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Bug #80552 Match is a reserved word
Submitted: 2020-12-25 15:57 UTC Modified: 2020-12-25 21:16 UTC
From: rasmus at mindplay dot dk Assigned:
Status: Not a bug Package: *General Issues
PHP Version: 8.0.0 OS:
Private report: No CVE-ID: None
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From: rasmus at mindplay dot dk
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 [2020-12-25 15:57 UTC] rasmus at mindplay dot dk
PHP 8.0 breaks any existing code with a class named "match", which became a reserved word for some reason.

PHP 7.0 intentionally loosened such reserved word restrictions, per the original release announcement here:

It would be nice if PHP continued in that vein to avoid more variations of this problem.

Parser failure is demonstrated with a minimal repro here:

A quick google search reveals at least two major projects (PHPUnit and MediaWiki) affected by this change - here's a handful of examples from a quick google search:


Test script:

class Match {}

class Matcher
    public function match(): Match {}

$matcher = new Matcher();

$match = $matcher->match();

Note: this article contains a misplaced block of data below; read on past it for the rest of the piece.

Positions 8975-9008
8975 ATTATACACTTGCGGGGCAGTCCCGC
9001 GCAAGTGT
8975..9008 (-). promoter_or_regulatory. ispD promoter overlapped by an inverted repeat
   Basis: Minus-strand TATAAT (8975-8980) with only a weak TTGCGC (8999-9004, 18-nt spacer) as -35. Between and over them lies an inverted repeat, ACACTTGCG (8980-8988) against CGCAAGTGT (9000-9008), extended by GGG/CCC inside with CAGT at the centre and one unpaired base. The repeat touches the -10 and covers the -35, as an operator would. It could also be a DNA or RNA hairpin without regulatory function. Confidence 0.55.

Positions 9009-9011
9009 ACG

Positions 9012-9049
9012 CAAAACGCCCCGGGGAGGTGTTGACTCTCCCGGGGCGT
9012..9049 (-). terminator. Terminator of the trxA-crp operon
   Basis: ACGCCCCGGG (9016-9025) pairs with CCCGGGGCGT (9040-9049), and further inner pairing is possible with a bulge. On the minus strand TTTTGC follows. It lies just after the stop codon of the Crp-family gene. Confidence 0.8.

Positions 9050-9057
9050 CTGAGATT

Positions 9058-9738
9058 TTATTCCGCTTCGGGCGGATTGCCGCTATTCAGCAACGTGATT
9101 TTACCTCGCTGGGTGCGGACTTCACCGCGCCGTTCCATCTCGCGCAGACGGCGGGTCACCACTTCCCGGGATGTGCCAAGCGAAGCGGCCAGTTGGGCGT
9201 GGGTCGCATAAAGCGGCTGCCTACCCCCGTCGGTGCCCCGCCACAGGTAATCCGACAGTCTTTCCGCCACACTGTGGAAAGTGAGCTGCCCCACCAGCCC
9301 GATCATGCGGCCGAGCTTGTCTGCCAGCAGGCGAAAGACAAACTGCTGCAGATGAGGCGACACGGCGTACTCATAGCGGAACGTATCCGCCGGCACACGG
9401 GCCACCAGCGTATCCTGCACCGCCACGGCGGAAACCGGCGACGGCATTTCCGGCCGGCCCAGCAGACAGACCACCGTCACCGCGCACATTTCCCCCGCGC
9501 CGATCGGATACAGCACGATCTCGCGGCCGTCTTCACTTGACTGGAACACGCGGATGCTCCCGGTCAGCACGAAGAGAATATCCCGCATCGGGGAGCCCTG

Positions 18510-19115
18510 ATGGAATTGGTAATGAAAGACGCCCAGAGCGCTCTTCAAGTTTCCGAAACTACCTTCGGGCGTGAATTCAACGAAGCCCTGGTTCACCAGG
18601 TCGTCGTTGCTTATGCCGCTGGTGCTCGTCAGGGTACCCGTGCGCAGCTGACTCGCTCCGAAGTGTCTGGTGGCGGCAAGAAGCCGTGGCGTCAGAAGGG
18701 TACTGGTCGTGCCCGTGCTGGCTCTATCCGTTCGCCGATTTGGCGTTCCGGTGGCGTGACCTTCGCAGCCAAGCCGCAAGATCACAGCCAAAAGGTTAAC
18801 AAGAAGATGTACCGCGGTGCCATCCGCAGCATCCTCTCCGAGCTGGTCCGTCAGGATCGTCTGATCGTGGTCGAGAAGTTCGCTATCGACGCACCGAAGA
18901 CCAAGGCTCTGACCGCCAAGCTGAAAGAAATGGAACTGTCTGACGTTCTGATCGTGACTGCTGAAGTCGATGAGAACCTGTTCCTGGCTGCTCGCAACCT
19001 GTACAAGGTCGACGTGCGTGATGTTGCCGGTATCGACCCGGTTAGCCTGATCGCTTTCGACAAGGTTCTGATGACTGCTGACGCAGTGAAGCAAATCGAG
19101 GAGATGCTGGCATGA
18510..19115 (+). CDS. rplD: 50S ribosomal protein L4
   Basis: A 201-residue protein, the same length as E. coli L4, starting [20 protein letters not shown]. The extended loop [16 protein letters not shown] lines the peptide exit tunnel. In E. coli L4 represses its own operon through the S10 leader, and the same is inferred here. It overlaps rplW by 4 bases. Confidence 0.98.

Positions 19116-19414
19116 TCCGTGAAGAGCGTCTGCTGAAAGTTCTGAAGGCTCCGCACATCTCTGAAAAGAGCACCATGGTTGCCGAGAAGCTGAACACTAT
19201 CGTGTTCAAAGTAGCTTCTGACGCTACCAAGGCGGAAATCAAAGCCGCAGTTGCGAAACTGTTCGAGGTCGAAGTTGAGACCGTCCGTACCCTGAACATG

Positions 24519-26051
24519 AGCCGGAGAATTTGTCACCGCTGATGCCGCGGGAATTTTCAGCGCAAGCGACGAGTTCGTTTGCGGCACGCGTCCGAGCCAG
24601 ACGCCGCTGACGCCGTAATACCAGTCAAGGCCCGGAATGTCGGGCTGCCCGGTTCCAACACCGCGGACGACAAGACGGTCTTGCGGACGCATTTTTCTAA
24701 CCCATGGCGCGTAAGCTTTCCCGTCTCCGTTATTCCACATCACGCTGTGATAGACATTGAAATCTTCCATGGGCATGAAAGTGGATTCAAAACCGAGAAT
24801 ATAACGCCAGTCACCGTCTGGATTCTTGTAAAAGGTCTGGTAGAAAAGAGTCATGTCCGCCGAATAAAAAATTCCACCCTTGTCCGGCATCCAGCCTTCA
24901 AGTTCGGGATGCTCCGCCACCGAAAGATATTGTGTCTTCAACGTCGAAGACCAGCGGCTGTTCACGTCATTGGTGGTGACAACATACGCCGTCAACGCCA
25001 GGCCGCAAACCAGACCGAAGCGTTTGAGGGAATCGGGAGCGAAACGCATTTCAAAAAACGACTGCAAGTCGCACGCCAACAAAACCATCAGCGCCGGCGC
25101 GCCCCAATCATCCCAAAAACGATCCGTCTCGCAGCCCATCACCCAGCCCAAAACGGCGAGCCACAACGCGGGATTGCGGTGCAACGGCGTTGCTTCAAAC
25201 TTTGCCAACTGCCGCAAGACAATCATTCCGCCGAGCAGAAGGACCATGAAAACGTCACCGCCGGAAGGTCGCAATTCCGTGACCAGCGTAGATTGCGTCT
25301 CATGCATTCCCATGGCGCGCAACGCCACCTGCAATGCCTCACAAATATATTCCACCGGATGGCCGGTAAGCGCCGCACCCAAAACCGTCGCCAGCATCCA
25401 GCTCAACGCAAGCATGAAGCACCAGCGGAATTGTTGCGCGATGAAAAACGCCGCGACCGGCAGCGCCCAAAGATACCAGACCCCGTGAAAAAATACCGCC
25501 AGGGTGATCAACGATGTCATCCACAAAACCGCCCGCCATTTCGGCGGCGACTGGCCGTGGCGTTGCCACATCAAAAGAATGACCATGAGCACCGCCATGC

Expected result:
It would be nice if this could be treated as a bug, and could be fixed with a minor release, such that packages that were broken by this change can be versioned correctly against e.g. PHP ^8.0.1, before everyone goes and starts renaming classes and functions.


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 [2020-12-25 16:01 UTC]
This was explicitly accepted as part of an RFC and is therefore unlikely to be reversed:
 [2020-12-25 16:10 UTC]
> Globally reserved words as property, constant, and method names within classes, interfaces, and traits are now allowed. This reduces the surface of BC breaks when new keywords are introduced and avoids naming restrictions on APIs.

All of these already apply for match:

All other keywords also still are not allowed in class names or namespaces:
 [2020-12-25 21:16 UTC]
-Status: Open +Status: Not a bug -Operating System: Linux +Operating System:
 [2020-12-25 21:16 UTC]
As already indicated by prior comments, this is not a bug as it's expected and was explicitly accepted with the RFC vote.
 [2020-12-26 10:10 UTC] rasmus at mindplay dot dk
Please consider this a feature request then.

There's no practical reason a parser needs to care which name comes after the class or function keyword, as long as it's a name - so this kind of error is just weird and distracting, and forces people into making breaking changes in libraries for no practical reason.
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